Great Falls Cotton Mills
Great Falls Cotton Mill was envisioned by early manufacturer, Asa Faulkner, and was built by the Great Falls Manufacturing Company that was chartered by Asa Faulkner, Jesse and H. L. Walling, and Clay Faulkner. The only textile mill built in Warren County before 1930, it is also known as Fall City Cotton Mills and is located in Northern Warren County within present-day Rock Island State Park. It began operation in 1892, and was best known for heavy sheeting. The wheel house which powered the mill was swept away in the great flood of March 1902, that wrought havoc throughout the county. It never resumed operation, but it is listed a s a National Historic Site.
Source of the above info is THE WARREN COUNTY STORY by Eugene Wiseman
Falls City Cotton Mills
This mill, sometimes referred to as the Great Falls Cotton Mill, was located at the Great Falls of the Caney Fork River. Heavy cotton sheeting was the best known product. The original wood block use to stamp the sheeting, using powdered bluing, was found in a trash heap under the mill about 1928 and was given to the McMinnville Public Library.
Part of the flowing water of the Caney Fork was diverted towards the river bank and into a channel behind the stone wall. The water then flowed in to the wood flume which carried it into a recess cut in the bluff. It then flowed into the water chamber in which a turbine was mounted. The turbine shaft extended up into the horizontal shed above. A rope pulley connected the turbine shaft with another under the sloping roof. Again a rope belt was used to connect with the main drive shaft in the mill. Power was transferred to various parts of the building with belts and shafts.
Fall City Post Office was located in one of the buildings to the east of the Mill.
Asa Faulkner purchased the property formerly belonging to the Cunningham family in 1881. This included most of the land between the Caney Fork and Collins River. In 1883 he bought a one-half interest in the Bosson property across the Caney Fork. He, together with Clay Faulkner, Jess Walling and H.L. Walling had a wheel pit dug and a low diversion dam built at the Falls. James McGiboney installed a saw mill and grist mill for the owners and was employed to operate it. The owners erected a timber bridge across the mouth of Collins River and a log toll house on the hill above the saw mill. Later a frame house was erected on the river side of the road closer to the bridge. This building was used as a construction office during the building of the power dam. It was torn down in 1927. Mr. McGiboney sawed out all the timbers and lumber for the bridge and houses.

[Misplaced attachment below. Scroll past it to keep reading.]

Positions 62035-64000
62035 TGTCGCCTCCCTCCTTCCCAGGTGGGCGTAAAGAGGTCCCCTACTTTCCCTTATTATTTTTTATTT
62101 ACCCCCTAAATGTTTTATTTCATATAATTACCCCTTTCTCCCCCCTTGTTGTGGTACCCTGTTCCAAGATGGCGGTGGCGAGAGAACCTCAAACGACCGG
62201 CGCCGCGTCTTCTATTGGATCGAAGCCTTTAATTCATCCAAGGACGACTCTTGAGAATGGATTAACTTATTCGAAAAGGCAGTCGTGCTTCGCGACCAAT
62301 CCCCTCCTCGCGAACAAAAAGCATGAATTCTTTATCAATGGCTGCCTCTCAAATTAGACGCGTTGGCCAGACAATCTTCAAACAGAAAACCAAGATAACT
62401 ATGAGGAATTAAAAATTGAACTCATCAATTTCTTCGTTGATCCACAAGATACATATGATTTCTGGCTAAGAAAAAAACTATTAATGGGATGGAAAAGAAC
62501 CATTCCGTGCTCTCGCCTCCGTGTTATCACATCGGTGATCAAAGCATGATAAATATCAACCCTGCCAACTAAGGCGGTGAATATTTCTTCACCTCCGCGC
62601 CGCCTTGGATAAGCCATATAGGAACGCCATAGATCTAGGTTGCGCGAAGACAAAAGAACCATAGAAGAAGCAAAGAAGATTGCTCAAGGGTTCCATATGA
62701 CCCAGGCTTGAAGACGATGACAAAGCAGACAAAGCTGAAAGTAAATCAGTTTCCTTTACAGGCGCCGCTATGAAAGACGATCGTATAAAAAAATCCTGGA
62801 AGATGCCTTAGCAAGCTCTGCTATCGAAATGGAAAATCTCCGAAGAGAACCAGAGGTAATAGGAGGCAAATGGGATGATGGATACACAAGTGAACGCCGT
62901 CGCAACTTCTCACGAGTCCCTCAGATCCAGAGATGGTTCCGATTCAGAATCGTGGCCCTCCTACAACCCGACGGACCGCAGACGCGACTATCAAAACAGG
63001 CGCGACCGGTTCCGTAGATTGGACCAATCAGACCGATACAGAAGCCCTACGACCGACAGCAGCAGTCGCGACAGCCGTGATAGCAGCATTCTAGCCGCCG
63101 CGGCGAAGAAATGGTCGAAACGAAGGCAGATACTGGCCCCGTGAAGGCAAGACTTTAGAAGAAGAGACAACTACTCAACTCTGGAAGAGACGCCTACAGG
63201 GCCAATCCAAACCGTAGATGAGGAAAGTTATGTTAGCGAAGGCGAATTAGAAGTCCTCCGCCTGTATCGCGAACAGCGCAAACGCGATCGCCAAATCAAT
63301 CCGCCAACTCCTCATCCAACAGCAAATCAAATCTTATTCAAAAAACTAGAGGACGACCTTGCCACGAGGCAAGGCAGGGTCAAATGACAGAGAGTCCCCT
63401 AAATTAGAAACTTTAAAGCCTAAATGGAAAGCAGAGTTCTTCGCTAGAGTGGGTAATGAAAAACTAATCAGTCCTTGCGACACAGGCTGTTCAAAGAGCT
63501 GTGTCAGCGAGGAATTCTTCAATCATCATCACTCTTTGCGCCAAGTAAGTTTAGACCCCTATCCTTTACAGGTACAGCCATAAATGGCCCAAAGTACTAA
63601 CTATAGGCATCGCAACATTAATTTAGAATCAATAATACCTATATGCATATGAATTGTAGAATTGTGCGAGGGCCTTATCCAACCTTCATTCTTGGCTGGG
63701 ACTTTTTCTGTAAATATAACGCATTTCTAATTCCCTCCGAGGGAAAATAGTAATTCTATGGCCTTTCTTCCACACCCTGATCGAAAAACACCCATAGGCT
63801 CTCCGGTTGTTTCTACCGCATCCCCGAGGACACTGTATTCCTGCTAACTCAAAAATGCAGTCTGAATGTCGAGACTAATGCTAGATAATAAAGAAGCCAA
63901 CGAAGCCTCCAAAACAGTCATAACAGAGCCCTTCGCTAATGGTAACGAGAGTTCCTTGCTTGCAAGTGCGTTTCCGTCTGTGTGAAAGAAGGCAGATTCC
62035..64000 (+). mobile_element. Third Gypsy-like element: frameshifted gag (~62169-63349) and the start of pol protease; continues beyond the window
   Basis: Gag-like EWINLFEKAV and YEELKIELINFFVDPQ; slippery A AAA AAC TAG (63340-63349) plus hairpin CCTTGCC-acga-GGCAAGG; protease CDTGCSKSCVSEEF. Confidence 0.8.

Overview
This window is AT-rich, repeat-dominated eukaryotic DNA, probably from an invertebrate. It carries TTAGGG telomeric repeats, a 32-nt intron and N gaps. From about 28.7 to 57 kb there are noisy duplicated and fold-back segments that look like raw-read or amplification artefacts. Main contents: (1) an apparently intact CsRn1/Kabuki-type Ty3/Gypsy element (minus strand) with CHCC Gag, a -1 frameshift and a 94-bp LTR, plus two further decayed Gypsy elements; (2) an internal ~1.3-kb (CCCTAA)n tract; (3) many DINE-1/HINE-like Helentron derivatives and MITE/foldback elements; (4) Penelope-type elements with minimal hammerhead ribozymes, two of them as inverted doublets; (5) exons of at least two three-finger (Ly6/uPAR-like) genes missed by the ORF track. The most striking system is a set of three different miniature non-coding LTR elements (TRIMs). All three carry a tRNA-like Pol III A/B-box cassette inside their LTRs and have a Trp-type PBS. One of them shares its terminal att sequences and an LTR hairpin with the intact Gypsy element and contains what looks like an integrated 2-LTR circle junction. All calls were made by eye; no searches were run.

A small community grew up in the area and was called "Falls City." The spring of 1892 saw the first real boom for Falls City. The Falls City Cotton Mill Company was chartered with a capital of $30,000 to "manufacture, spin, weave, bleach, dye, print, finish and sell all goods of every kind made of wool and cotton." A three story brick mill was erected by the company. The brick were burned on the hill and a short distance upstream from the mill. The company also purchased the toll-bridge from Asa Faulkner.
The Mill was known for its' "heavy sheeting". There was a post office, store, and other structures at Falls City, although all are gone. The mill furnished employment to citizens of the neighborhood and the little community thrived and grew. Then came that memorable Good Friday in March of 1902 when the heavens opened up, and rain came down in torrents. The mighty Caney Fork, like a dog which had been straining at its' leash, suddenly broke loose. The raging torrent sweeping down off the mountains carrying death and destruction before it swept away the wheel house and the Collins River bridge as well as every other mill on the river. The old river had gained one more victory over man thus ending a chapter in the development of power at Great Falls. Easter Sunday in 1902 was a lovely clear day; but for the citizens of Falls City things looked very gloomy even though they knew in their hearts that the old river would some day be conquered.
from: THE CANEY FORK OF THE CUMBERLAND by Arthur Weir Couch, 1973.